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Diabetes Warning Signs – Discover The Risks And Signs Of Diabetes And Be Prepared

Diabetes Warning Signs – Discover the Risks and Signs of Diabetes and Be Prepared

Diabetes Warning Signs – Discover the Risks and Signs of Diabetes and Be Prepared

Whether it be type 1 diabetes or type 2 diabetes some of the early diabetes warning signs are the same. By recognizing the signs, you will be able to help your doctor give an early diagnosis and start treatment as soon as possible.
Yet, type 2 diabetes evolves slowly and there is a chance you might not get many warning signs.
Diabetes is a very serious illness but, at the same time, it’s common.
If you have diabetes, you need to regularly supervise your blood sugar levels and keep them under control within the adequate range.
Many people don’t know that there are different types of diabetes. It’s even common for those who are diagnosed to be surprised they have the disease, since symptoms appear gradually over the span of months or even years.
In this article, we’ll look at some of the diabetes warning signs you should pay close attention to.
Diabetes Warning Signs
The warning signs for diabetes can happen progressively or appear all of the sudden. Different types of diabetes may have similar indicators or very different ones.
Special attention should be paid to the following symptoms since they can indicate danger:
Extreme thirst
Dry mouth
Frequent urges to urinate
Hunger
Constant fatigue
Irritability
Blurry vision
Injuries that don’t scar or do so with difficulty
Itchy or dry skin
Constant fungal infections
Type 1 Diabetes Warning Signs
This type of diabetes is diagnosed generally in children and very young adults, even though it can happen to any age group.
Children tend to experience the following additional symptoms, so pay close attention:
Sudden and involun Continue reading

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What Can You Eat If You Have Diabetes? Foods To Eat & Avoid

What Can You Eat If You Have Diabetes? Foods To Eat & Avoid

Through twenty-five years of working with people with diabetes, when they come in for diabetes education, their first question is most often “What can I eat (or drink).” The next question is often, “What can’t I eat (or drink)? In this article, we will explore what foods are best to eat when you have just been diagnosed with Pre-Diabetes, and Type 2 Diabetes, and what foods are best avoided.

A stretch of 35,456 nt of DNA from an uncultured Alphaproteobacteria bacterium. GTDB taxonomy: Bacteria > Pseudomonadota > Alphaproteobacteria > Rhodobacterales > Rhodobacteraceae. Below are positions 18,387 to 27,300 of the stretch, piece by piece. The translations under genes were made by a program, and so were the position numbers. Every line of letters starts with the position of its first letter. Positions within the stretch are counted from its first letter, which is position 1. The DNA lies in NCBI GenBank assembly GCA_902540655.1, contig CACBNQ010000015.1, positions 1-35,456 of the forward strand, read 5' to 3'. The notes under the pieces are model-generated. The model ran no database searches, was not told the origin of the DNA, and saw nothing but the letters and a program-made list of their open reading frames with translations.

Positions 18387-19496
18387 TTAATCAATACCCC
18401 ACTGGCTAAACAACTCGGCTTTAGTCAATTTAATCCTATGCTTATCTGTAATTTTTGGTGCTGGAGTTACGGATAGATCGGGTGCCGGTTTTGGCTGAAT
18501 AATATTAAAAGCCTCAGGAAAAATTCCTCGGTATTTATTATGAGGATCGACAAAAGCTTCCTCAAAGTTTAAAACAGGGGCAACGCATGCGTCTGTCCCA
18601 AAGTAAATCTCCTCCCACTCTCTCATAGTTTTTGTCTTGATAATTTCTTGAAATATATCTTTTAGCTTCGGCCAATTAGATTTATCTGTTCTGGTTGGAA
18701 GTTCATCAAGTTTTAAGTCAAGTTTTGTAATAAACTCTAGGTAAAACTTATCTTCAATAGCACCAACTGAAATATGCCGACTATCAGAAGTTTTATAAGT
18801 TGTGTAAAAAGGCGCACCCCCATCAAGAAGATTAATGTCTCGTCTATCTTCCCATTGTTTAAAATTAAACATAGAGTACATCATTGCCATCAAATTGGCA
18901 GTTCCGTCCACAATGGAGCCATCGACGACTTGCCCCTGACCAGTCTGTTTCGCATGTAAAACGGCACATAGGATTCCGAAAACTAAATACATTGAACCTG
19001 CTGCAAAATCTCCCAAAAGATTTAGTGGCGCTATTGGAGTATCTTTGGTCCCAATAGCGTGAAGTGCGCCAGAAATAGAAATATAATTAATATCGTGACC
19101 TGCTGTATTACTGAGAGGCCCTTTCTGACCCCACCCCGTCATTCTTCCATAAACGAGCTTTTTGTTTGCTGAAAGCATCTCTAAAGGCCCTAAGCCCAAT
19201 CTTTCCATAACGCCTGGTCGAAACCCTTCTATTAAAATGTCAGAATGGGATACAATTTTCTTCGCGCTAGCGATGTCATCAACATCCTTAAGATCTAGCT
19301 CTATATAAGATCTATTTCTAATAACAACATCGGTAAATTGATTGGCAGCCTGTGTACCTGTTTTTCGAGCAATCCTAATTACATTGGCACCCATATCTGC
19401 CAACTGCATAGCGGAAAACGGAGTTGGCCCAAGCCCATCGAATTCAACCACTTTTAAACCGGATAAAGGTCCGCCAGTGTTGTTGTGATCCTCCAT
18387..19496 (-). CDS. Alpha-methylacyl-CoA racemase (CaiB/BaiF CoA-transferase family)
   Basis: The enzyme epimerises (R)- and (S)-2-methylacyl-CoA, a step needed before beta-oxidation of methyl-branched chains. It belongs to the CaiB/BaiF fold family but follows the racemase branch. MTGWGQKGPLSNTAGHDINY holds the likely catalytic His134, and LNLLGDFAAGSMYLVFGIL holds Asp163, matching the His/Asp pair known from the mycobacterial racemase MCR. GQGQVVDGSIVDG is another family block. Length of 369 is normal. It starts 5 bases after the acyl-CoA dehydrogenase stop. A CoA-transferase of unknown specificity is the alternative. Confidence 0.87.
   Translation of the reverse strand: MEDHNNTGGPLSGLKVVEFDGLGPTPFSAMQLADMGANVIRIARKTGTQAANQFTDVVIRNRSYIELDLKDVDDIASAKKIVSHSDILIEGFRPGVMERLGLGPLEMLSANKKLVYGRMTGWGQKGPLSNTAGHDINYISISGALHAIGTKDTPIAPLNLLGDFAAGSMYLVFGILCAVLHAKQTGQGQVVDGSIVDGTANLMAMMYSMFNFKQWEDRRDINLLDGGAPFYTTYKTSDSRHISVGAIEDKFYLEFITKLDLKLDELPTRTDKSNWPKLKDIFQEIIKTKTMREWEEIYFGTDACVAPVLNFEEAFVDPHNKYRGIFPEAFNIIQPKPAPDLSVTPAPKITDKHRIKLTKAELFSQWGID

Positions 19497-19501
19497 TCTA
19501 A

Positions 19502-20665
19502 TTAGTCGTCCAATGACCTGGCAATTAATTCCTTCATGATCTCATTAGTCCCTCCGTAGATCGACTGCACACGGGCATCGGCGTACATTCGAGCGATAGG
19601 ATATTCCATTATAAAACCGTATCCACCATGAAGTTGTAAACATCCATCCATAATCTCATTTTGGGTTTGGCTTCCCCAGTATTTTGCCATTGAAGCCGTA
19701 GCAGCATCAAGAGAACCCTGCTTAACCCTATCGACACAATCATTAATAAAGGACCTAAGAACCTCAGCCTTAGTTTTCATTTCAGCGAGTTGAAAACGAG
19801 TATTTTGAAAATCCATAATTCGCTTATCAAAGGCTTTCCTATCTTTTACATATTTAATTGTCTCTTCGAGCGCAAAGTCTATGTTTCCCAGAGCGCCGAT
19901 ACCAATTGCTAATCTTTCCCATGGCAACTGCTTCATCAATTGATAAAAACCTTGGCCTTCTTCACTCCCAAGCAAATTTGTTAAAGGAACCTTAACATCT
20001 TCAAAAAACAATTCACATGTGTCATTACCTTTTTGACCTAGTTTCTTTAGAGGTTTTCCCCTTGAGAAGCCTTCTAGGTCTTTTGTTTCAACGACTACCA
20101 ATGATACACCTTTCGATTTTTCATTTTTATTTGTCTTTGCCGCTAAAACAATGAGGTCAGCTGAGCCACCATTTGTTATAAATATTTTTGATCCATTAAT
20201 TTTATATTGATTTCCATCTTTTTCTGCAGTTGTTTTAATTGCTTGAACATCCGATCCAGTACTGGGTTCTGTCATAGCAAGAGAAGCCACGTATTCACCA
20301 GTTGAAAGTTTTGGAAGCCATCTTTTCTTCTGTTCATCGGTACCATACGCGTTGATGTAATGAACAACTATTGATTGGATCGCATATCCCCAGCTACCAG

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There is no other guide available on the internet that will guide you through the best foods to choose, and the best foods to avoid. Take heed, as some foods in the American diet are detrimental. These are also the same foods that Americans are addicted to.
On occasion, you will be able to eat from the foods to avoid list, such as on a holiday, or your birthday. It shouldn’t become a regular occurrence to eat foods that are best avoided if you have Pre-Diabetes or Type 2 Diabetes. Also, eating healthier throughout your lifespan, can prevent Pre-Diabetes and Type 2 Diabetes from ever surfacing at all.
Starting to eat a healthy diet can help you to reverse your Pre-Diabetes, along with regular physical activity, and sometimes medication (most often Metformin). You can either get Type 2 Diabetes in good control, or you can reverse it to a Pre-Diabetes state in some cases, if you work on healthy lifestyle changes.
Though it’s not always possible to reverse Type 2 Diabetes, it is certainly worth a shot. My new book to come out soon, entitled, “The Practical Guide for the Reversal of Pre-Diabetes and Type 2 Diabetes,” published b Continue reading

Thawing Out That Frozen Shoulder

Thawing Out That Frozen Shoulder

Having trouble reaching behind your back? Do you struggle to button your shirt or tie your necktie? Does your shoulder hurt more at night while you’re trying to sleep? Is your golf game suffering because of shoulder pain? If so, you might be experiencing a painful — yet common — condition called adhesive capsulitis, also known as “frozen shoulder.” Read on to learn more about it, including treatment options.
What is frozen shoulder?
Frozen shoulder is a condition that causes pain and stiffness in your shoulder joint. Over time, the ability to move your shoulder is reduced, and it may get to the point where your shoulder literally becomes “frozen.” Frozen shoulder is not the same thing as arthritis, however.